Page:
Gump’s round, jowled face and watery, hound-dog eyes sometimes gave the impression of intense nonchalance as he flopped around the ice covering up for his teammates’ many blunders. Even with a weak Rangers team, Gump was always a strong player which he also displayed later in his career with Montreal and Minnesota. Worsley went on to co-win two Vezina trophies and was inducted to the Hall of Fame in 1980.
When Jean Beliveau graduated from the Quebec (Junior) Citadelles to the Quebec Aces (QSHL) in 1951, he already had become a hockey deity—the most talked-about young player in Canada. “Jean Beliveau in Quebec,” wrote author Leonard Shecter, “is like Mickey Mantle and Joe DiMaggio in the United States.”
When the majestic, 6′ 2″, 192-pound Beliveau left the Citadelles, the man picked to fill his skates was scrawny Camille “the Eel” Henry. A 5′ 10”, 140-pound weakling with an extraordinary puck sense and so beloved a disposition, Camille actually was able to follow Beliveau’s act with the Citadelles. What Beliveau had in size, Henry had in brains. There never was a craftier forward who could thread a needle with a puck and stick if need be.
Inevitably, he reached the NHL and was an instant hit. However, the Rangers employed Henry mostly in power play situations during his rookie year. The Eel not only scored 24 goals and had 15 assists, but he also won the Calder Trophy. Perhaps more amazing was the night Camille scored four goals in one game against Detroit goalie Terry Sawchuk, then believed the best in the game. It was one of hockey’s most memorable moments, related here in Henry’s own words:
“Sawchuk looked like he was a cinch for the Vezina Trophy. He was two or three goals ahead of Toronto’s Harry Lumley going into that game. It looked like he’d beat out Lumley for the first All-Star team. While Detroit’s Marty Pavelich was serving a penalty, I tipped a shot past Sawchuk for my 21st goal of the season to give us a 2-0 lead.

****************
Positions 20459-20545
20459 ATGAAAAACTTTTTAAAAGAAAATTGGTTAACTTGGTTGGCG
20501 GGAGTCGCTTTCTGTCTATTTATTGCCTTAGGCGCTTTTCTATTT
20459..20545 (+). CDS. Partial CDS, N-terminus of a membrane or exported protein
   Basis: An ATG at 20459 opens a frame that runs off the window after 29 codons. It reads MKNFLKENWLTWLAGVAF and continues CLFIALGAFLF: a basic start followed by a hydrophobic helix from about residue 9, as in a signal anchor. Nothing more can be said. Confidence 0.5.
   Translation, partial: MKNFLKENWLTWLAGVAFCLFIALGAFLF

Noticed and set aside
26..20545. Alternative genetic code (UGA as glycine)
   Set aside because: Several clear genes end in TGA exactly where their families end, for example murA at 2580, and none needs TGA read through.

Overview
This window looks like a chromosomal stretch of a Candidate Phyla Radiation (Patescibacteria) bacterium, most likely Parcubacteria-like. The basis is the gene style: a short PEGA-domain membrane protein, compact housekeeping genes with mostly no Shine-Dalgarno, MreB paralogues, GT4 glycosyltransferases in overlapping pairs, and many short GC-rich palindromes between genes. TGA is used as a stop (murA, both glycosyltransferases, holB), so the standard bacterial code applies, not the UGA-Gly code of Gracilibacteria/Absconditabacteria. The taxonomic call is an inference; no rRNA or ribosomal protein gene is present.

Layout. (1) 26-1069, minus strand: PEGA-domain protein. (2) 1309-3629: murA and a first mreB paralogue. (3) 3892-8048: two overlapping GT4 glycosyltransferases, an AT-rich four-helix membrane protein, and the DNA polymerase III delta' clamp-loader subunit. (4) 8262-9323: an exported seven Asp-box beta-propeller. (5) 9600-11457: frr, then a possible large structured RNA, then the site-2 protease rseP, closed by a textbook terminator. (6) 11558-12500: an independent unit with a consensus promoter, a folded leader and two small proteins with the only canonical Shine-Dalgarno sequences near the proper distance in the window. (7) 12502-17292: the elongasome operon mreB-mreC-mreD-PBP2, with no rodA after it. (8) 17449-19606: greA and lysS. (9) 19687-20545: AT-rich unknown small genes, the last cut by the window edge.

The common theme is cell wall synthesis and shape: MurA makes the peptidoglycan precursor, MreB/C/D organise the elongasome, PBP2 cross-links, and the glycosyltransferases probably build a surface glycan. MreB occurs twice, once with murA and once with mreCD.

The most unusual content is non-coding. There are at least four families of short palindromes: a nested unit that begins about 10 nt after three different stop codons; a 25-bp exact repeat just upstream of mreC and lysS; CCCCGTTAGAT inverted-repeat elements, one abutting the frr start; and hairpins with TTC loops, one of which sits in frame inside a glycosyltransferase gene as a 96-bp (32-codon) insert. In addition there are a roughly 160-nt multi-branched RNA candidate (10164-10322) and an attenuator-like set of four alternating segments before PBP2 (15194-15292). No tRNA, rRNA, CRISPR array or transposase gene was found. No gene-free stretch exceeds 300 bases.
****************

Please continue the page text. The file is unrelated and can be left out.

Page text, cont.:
“I was right in front of the net when Harry Howell hit me with a pass. I flipped the puck past Sawchuk again for my second goal of the game, both on power plays. That gave us a 3-2 lead. I would have been happy with two goals but I got another chance in the third period.
“I don’t even remember just how I got my third goal of the game on a power play. But I beat Sawchuk to get the hat trick and I can tell you I was feeling pretty good. We still had the power play going, so we went up the ice again. I had the puck and came in on Sawchuk. I faked him and he sprawled in front of the net, but instead of shooting I carried it behind. Then I looked and noticed that his stick was smack against the ice at just the right angle. So I shot the puck against his stick and it caromed back in the opposite direction into the net for my fourth goal.
“That four-goal night won the Calder Trophy for me as rookie of the year. It also knocked Sawchuk out of all the honors he practically had in his pocket. I ran into him a week or so later. ‘You little French baboon,’ he said to me. ‘You cost me plenty.’ I guess I cost him a couple of thousand dollars because Lumley beat him out for both the Vezina and the first All-Star team on the strength of my four goals that night.”
Almost overnight Henry became one of the most popular hockey players ever to skate in New York.
One of the best American-born defensemen of all time, Leetch began displaying his prowess in his early hockey years in Connecticut. Moving up the ladder to the U.S. Olympic team, he eventually graduated to the Rangers late in the 1987-88 season but didn’t play a full year until 1988-89. On the strength of 71 points — second most amongst defensemen — he captured the Calder, becoming the eighth Blueshirt to achieve the honor. His presence as a big league freshman proved that he earned the silverware.
Leetch was quickly a star on the Rangers, and as hockey writer Andrew Podnieks explains, “he anchored the defense of a team that was in the process of becoming a Cup contender.”
Leetch and the Rangers went on to win the Stanley Cup in 1994 and the defenseman went on to have an excellent career that finished with a trip to the Hall of Fame.